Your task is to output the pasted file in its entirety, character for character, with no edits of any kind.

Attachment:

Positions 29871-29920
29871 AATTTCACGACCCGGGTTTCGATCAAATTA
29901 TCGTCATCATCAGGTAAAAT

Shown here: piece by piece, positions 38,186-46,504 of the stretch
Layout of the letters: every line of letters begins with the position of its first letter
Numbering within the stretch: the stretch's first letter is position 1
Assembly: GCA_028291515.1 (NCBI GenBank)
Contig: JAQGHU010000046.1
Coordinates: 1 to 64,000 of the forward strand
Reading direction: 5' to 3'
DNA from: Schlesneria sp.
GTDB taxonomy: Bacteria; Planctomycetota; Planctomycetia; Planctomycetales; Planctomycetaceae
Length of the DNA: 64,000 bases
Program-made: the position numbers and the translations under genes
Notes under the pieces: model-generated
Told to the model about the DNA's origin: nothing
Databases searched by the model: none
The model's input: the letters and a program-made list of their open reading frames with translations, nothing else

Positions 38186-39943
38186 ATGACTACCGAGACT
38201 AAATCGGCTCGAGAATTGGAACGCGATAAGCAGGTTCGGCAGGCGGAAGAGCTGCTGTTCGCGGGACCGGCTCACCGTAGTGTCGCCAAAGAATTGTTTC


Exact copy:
Positions 29871-29920
29871 AATTTCACGACCCGGGTTTCGATCAAATTA
29901 TCGTCATCATCAGGTAAAAT

Shown here: piece by piece, positions 38,186-46,504 of the stretch
Layout of the letters: every line of letters begins with the position of its first letter
Numbering within the stretch: the stretch's first letter is position 1
Assembly: GCA_028291515.1 (NCBI GenBank)
Contig: JAQGHU010000046.1
Coordinates: 1 to 64,000 of the forward strand
Reading direction: 5' to 3'
DNA from: Schlesneria sp.
GTDB taxonomy: Bacteria; Planctomycetota; Planctomycetia; Planctomycetales; Planctomycetaceae
Length of the DNA: 64,000 bases
Program-made: the position numbers and the translations under genes
Notes under the pieces: model-generated
Told to the model about the DNA's origin: nothing
Databases searched by the model: none
The model's input: the letters and a program-made list of their open reading frames with translations, nothing else

Positions 38186-39943
38186 ATGACTACCGAGACT
38201 AAATCGGCTCGAGAATTGGAACGCGATAAGCAGGTTCGGCAGGCGGAAGAGCTGCTGTTCGCGGGACCGGCTCACCGTAGTGTCGCCAAAGAATTGTTTC